Google has set aside $500 million to settle the potential costs of an investigation into its advertising practices by the US Department of Justice.
There are currently few details on what exactly the DoJ is investigating, but Google's financial statements suggest it relates to the way Google's advertising system treats certain advertisers.
The investigation is, however, ongoing and the fact that Google has put such a significant figure to one side confirms the company is taking the threat of potential damages seriously.
“In May 2011, in connection with a potential resolution of an investigation by the United States Department of Justice into the use of Google advertising by certain advertisers, we accrued $500 million for the three month period ended 31 March 2011,” the company said in a filing to the US Securities and Exchange Commission, the financial watchdog in the States.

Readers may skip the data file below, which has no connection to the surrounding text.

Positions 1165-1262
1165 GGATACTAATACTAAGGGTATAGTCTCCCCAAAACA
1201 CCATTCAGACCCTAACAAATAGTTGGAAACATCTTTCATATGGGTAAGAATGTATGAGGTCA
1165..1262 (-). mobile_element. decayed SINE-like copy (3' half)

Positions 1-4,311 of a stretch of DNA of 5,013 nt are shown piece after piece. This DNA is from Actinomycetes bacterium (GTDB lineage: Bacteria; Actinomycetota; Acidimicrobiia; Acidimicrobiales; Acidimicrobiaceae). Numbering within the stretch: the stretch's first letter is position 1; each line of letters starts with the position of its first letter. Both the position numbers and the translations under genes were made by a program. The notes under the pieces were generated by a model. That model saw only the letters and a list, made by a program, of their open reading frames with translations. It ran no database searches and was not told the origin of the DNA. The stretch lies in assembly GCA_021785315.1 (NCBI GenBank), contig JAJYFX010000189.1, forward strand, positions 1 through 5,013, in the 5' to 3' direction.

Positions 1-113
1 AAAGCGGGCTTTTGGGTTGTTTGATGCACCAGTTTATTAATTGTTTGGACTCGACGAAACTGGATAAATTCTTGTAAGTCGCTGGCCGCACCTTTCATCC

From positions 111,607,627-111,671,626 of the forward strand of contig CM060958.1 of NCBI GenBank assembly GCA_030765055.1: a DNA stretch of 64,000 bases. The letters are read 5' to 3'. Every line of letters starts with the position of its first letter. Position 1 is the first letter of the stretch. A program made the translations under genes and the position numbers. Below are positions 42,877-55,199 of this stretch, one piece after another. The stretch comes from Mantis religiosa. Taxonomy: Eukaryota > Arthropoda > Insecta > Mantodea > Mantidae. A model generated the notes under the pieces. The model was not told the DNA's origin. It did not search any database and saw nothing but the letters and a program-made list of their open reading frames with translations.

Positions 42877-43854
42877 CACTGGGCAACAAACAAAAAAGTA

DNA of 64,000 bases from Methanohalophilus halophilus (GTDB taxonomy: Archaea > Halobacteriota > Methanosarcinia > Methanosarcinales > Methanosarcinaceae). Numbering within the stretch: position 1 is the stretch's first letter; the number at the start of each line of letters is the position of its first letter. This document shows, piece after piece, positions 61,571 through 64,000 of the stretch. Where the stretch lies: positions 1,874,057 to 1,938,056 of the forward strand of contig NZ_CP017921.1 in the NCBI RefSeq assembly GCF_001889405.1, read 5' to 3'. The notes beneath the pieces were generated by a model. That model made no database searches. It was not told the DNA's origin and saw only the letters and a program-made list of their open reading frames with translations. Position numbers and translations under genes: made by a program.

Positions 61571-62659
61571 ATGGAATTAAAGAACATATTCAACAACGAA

“Although we cannot predict the ultimate outcome of this matter, we believe it will not have a material adverse effect on our business, consolidated financial position, results of operations, or cash flows.”
Google didn't say whether it expected the potential costs to cover payments in fines to the DoJ or damages to advertisers.
Google adjusted its quarterly net income down from $2.3bn to $1.8bn to cover the cost of the legal fund.
The case is the latest in a series of high-level investigations into the way Google runs its businesses, with regulators on both sides of the Atlantic probing alleged anti-competitive practices in the search engine market.
This article originally appeared at pcpro.co.uk